"We are issuing an Expression of Concern to alert readers to the fact that serious scientific questions have been brought to our attention. We will update this notice as soon as we have further information," the editors of the journal said.
The statement has come after more than 100 scientists from across the globe wrote an open letter to the editor of The Lancet, Richard Horton, questioning the validity of the study which assessed the safety and effectiveness of hydroxychloroquine (HCQ) in COVID-19 treatment.
The research, which was published on May 22, was an observational study of 96,032 hospitalised COVID-19 patients from six continents that reported substantially increased deaths, and incidences of heartbeat rhythm changes associated with the use of the drugs HCQ and closely related chloroquine.
Based on the study, the scientists had concluded that the drugs are "associated with decrease in-hospital survival and an increased frequency of ventricular arrhythmias when used for treatment of COVID-19."
Soon after the study was published, the World Health Organisation (WHO) paused recruitment of patients to the HCQ arm in their SOLIDARITY clinical trial, which they resumed on Wednesday after the scientists questioned the study.
"If we don't have a double blind randomised controlled trial (RCT), where the neither the doctors nor the patients know what drug they are on, conclusions are always subject to bias, and The Lancet study was not and RCT," explained Ram Vishwakarma, Director of CSIR-Indian Institute of Integrative Medicine (CSIR-IIIM) in Jammu.
Vishwakarma told PTI that the ethical process in publishing scientific studies is to disclose the database being used in any study, which he said was not followed in The Lancet research.
"Important scientific questions have been raised about data reported in the paper by Mandeep Mehra et al -- Hydroxychloroquine or chloroquine with or without a macrolide for treatment of COVID-19: a multinational registry analysis -- published in The Lancet on May 22, 2020," said the editors of The Lancet in their statement expressing concern.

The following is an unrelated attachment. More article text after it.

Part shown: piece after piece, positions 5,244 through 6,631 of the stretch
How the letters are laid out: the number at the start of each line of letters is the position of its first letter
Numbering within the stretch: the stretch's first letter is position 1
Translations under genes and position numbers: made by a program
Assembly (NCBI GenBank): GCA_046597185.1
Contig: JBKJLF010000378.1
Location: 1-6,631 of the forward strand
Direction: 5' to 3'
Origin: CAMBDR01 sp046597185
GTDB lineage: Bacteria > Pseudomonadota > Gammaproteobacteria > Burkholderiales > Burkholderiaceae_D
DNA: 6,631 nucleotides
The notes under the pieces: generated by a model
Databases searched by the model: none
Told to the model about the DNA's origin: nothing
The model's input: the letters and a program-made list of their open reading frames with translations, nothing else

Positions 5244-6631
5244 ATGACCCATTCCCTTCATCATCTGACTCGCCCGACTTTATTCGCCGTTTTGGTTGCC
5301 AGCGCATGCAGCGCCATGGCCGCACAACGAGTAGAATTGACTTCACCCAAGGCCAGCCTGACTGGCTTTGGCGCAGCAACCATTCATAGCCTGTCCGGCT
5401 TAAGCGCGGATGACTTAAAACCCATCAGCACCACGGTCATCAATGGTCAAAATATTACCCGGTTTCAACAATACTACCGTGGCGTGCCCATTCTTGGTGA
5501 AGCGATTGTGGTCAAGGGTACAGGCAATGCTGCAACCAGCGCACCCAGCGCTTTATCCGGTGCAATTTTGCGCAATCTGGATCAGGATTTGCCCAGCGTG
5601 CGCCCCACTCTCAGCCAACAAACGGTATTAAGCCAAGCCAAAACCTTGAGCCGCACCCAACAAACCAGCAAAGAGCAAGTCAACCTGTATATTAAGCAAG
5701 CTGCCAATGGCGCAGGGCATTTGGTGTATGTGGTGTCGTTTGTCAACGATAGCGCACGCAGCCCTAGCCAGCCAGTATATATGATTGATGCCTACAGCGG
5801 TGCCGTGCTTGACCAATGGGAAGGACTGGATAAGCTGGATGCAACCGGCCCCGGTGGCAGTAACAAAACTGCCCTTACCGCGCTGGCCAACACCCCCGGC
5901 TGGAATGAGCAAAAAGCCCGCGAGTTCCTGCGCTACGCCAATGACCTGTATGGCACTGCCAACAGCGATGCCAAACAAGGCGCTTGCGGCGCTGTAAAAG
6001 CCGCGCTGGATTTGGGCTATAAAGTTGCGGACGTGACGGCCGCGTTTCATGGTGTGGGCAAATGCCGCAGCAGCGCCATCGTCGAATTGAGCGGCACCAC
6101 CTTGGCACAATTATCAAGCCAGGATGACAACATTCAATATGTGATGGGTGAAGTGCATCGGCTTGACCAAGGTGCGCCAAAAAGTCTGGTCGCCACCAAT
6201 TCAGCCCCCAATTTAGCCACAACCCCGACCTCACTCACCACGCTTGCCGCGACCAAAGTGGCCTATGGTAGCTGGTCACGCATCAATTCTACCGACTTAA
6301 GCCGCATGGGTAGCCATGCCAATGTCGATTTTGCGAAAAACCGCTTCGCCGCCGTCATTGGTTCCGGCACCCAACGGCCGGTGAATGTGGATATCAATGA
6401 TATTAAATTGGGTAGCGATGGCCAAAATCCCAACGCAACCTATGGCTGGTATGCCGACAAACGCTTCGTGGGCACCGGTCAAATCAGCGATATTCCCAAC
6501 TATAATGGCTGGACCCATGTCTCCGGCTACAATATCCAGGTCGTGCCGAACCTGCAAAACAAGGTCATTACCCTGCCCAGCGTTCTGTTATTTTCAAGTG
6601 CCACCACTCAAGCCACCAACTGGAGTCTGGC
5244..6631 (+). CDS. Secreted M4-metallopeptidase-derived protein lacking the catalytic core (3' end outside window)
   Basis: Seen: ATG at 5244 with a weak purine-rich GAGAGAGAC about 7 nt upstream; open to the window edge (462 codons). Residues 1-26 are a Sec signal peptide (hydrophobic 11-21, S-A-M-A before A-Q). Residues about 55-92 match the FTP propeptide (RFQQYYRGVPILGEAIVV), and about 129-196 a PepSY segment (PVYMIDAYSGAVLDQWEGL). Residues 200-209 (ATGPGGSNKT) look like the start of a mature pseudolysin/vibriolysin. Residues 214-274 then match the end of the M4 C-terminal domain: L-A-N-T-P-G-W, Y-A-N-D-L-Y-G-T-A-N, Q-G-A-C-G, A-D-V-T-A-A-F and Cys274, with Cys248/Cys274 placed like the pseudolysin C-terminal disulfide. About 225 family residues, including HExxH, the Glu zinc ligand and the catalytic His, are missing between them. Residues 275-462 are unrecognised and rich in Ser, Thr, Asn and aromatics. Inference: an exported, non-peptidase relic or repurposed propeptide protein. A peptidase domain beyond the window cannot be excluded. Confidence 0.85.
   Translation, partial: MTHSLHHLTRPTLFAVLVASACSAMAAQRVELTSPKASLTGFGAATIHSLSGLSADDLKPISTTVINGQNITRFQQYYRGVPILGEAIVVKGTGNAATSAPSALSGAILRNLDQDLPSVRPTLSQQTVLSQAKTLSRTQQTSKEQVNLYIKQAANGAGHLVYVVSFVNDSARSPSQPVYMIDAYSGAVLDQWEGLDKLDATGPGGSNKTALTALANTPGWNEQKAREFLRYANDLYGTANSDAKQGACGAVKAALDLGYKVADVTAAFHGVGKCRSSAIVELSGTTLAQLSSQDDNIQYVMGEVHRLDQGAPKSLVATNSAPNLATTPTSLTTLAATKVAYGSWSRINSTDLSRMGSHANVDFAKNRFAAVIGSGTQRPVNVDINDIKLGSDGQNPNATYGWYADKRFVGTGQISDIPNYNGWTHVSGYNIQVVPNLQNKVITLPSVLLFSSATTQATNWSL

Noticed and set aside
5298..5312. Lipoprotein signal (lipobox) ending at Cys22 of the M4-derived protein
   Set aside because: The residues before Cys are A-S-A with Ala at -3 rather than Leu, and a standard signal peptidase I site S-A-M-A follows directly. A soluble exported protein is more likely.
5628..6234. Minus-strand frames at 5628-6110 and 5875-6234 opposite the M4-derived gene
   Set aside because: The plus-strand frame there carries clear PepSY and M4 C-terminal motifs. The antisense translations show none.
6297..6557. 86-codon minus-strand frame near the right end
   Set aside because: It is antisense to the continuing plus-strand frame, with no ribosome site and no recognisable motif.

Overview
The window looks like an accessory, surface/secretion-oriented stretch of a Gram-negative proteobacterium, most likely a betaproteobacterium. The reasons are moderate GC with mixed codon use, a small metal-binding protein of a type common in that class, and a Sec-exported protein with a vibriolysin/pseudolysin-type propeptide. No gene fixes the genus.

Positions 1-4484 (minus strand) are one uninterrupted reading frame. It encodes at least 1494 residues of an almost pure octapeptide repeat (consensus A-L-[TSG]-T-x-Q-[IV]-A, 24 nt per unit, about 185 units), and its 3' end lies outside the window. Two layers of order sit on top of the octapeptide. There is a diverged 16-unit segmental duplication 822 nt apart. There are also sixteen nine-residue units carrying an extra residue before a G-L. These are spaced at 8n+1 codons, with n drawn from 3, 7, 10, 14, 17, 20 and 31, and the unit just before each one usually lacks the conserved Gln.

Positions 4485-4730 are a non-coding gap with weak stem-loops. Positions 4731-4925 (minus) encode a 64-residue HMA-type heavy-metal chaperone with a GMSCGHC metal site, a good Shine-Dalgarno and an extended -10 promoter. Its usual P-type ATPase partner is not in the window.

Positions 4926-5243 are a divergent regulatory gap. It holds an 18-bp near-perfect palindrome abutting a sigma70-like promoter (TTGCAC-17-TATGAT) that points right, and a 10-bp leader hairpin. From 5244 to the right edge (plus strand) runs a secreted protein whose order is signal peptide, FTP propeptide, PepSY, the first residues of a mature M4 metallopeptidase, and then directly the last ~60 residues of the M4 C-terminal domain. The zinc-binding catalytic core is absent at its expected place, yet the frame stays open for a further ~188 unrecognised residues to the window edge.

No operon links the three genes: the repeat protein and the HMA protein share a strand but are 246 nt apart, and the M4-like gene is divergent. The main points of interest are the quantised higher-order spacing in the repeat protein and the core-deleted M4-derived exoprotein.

The research was based on a database from a company based in Illinois, US called Surgisphere Corporation, which according to the study contains COVID-19 patient data from hundreds of hospitals around the world.
From this database, the study assessed data from 96,032 patients admitted to 671 hospitals across six continents by April 14, of whom, 10,698 had died in hospital by April 21, according to the research.
However, in the open letter, the researchers flagged several points of concern about the validity of this data, and the kind of analysis done in the study with it.
Among the major issues cited in the Lancet study by the scientists, are concerns that there was no mention of the countries or hospitals that contributed to the data source and no acknowledgments of their contributions.
The data reported in the study from Australia, for instance, the open letter said, was not compatible with government reports from the country.
Data from Africa, for instance, indicated that nearly 25 per cent of all COVID-19 cases and 40 per cent of all deaths in the continent occurred in "Surgisphere-associated hospitals" which had patient monitoring facilities that could detect and record "nonsustained or sustained ventricular tachycardia or ventricular fibrillation".
"Both the numbers of cases and deaths, and the details provided, seem unlikely," the scientists flagged in the open letter.
Scientists also noted that the mean daily doses of HCQ reported in the Lancet study are 100 milligrames (mg) higher than US Food and Drug Administration recommendations, while as much as 66 per cent of the data are noted from North American hospitals.
In the expression of concern raised by The Lancet on Wednesday, they said "an independent audit of the provenance and validity of the data has been commissioned by the authors not affiliated with Surgisphere and is ongoing."
"The expression of concern means that no scientist or doctor should be biased from the study," Vishwakarma explained.
"But that doesn't mean the study is wrong. Now the author's replies need to come and if they have all the evidence supported, then the study will stand, otherwise this paper will have to be retracted," he said.